Argentina and the United States 1810-1960
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Dr. Peterson's book is the first, in English or Spanish, to encompass the entire sweep of Argentine-American relations from the time of Argentina's revolt against Spain in 1810 to the close of its 150th year of independence. Through comprehensive analysis and narrative, this study illuminates one of the most enigmatic areas of Western Hemisphere relationships.
From what would seem to be a bewildering array of incidents, Professor Peterson isolates the basic undercurrents which mold Argentine policies. Internally, Argentina's path to stability is shown to be marred by developing social stratification and conflict, economic mismanagement, and the deep uncertainty of shifts from dictatorship to democracy. Internationally, the germs of discord with the United States are found in nationalism, anticolonialism, desire for hemispheric leadership, and economic competition. Discussed, too, are the fascinating, crucial weaknesses and errors of human leadership in both countries.
Argentina and the United States 1810–1960 makes an important contribution to an understanding of current, as well as historical, affairs: it greatly helps to explain why in the twentieth century the government and people of the United States frequently face an "Argentine problem. "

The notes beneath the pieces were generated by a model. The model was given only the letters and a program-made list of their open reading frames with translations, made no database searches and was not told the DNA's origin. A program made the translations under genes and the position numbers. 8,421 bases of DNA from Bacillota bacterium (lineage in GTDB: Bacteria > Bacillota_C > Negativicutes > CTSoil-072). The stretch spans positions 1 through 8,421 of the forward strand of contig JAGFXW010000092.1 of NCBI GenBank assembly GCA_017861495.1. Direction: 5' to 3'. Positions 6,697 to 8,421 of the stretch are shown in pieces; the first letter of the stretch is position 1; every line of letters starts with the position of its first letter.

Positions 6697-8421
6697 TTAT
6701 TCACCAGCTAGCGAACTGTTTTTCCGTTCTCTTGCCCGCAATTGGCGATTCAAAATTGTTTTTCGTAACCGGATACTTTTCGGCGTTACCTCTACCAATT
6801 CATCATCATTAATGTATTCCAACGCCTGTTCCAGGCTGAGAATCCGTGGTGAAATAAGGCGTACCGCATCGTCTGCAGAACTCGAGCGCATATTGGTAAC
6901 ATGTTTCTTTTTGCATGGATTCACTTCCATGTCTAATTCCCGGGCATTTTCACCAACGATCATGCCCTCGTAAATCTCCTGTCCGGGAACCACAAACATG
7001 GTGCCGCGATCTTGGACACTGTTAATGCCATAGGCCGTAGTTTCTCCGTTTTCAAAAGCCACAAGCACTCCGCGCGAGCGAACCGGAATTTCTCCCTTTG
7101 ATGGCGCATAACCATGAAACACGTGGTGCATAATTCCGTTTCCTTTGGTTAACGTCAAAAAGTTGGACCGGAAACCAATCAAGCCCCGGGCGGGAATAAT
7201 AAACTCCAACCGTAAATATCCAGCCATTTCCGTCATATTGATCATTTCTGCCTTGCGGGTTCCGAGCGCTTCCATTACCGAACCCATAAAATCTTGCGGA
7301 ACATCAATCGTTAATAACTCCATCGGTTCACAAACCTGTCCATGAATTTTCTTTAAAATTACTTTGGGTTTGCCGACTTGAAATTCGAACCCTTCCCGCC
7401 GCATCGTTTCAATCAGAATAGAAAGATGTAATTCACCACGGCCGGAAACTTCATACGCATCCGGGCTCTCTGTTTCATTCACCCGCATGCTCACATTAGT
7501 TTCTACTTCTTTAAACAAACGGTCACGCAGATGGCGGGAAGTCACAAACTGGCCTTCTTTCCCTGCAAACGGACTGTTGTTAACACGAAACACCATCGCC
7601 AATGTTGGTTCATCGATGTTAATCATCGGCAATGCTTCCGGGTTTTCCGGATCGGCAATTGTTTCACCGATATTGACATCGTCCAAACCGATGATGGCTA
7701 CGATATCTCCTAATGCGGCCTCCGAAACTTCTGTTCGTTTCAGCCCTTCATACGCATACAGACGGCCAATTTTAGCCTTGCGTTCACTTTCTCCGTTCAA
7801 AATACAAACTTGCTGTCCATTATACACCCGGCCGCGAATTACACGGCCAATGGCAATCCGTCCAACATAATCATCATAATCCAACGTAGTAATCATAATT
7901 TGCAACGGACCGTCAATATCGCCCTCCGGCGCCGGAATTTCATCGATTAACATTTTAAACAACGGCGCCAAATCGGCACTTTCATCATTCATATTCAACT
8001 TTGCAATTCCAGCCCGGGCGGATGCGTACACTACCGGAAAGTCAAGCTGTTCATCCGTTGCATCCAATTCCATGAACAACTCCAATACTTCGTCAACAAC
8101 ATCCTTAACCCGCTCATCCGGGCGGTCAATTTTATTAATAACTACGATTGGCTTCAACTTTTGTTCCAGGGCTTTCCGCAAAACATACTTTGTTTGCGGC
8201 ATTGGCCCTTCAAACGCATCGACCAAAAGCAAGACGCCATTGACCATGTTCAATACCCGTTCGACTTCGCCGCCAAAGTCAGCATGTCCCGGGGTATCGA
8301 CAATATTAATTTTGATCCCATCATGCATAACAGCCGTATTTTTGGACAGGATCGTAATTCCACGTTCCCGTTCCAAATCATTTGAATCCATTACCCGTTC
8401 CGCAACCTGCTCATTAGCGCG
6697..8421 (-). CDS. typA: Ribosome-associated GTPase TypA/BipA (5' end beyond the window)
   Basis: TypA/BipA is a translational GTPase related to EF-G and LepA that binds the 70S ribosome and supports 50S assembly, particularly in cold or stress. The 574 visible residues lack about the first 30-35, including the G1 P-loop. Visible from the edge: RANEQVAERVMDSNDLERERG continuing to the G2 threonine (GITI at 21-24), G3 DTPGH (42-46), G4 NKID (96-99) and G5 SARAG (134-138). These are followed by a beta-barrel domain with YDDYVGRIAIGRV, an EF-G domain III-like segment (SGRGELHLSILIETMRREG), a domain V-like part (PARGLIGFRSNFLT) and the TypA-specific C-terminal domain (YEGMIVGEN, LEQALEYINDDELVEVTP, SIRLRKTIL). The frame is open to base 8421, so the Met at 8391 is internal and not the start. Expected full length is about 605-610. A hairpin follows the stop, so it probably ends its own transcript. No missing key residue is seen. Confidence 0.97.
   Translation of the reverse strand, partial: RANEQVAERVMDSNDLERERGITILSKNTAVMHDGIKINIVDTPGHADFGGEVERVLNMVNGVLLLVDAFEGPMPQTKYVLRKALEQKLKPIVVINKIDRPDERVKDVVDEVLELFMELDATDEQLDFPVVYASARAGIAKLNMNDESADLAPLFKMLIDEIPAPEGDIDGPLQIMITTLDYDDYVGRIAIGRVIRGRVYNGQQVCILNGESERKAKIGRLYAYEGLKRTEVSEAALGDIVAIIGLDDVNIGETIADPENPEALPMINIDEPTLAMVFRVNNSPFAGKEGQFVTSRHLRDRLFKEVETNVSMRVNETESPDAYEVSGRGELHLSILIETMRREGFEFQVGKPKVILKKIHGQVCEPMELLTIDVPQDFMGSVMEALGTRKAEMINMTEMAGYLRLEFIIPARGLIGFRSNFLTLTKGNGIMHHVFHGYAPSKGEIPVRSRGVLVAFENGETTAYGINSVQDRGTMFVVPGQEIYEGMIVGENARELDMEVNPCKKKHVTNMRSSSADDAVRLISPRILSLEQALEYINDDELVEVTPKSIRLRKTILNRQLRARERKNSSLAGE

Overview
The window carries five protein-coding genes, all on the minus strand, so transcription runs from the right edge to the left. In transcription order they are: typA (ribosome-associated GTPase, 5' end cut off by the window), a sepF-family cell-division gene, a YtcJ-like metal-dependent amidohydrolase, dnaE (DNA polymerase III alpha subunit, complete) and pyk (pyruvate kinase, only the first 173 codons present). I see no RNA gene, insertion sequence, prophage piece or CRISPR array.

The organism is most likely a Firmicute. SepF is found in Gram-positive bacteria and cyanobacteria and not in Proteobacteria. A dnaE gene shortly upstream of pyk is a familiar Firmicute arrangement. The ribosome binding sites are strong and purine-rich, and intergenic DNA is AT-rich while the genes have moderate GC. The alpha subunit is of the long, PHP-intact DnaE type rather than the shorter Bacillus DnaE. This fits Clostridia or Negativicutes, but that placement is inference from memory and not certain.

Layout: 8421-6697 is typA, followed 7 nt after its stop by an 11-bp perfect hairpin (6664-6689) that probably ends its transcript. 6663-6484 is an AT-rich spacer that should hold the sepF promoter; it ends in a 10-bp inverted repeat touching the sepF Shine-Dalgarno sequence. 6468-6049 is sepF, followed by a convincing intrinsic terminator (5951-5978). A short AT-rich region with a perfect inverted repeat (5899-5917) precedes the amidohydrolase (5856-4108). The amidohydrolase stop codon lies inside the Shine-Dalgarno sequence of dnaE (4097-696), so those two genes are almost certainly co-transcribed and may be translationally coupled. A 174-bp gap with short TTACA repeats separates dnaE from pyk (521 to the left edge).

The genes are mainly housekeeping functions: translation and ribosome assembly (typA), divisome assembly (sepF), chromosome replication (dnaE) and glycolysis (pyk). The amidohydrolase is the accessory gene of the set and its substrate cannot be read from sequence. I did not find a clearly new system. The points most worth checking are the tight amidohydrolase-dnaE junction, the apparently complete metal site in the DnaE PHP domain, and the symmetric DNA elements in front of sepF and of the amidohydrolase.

Harold F. Peterson, Professor of History at the State University College at Buffalo, was born in Galesburg, Illinois, in 1900. After being graduated from Knox College, he went into teaching, on both college and high school levels, taking time out to gain his master's degree in 1927 from the University of Minnesota and his Ph. D. in 1933 from Duke University. During World War II, he served in the Military Intelligence Division and as Assistant Secretary, Joint Intelligence Committee, of the Joint Chiefs of Staff. He was awarded the War Department Staff Citation. Following the war, he rejoined the faculty of the State University College at Buffalo.
With Watt Stewart, Dr. Peterson wrote Builders of Latin America (1942), which was translated and published in Spanish and Portuguese. His articles and book reviews have been published in periodicals in the United States, Argentina, and England.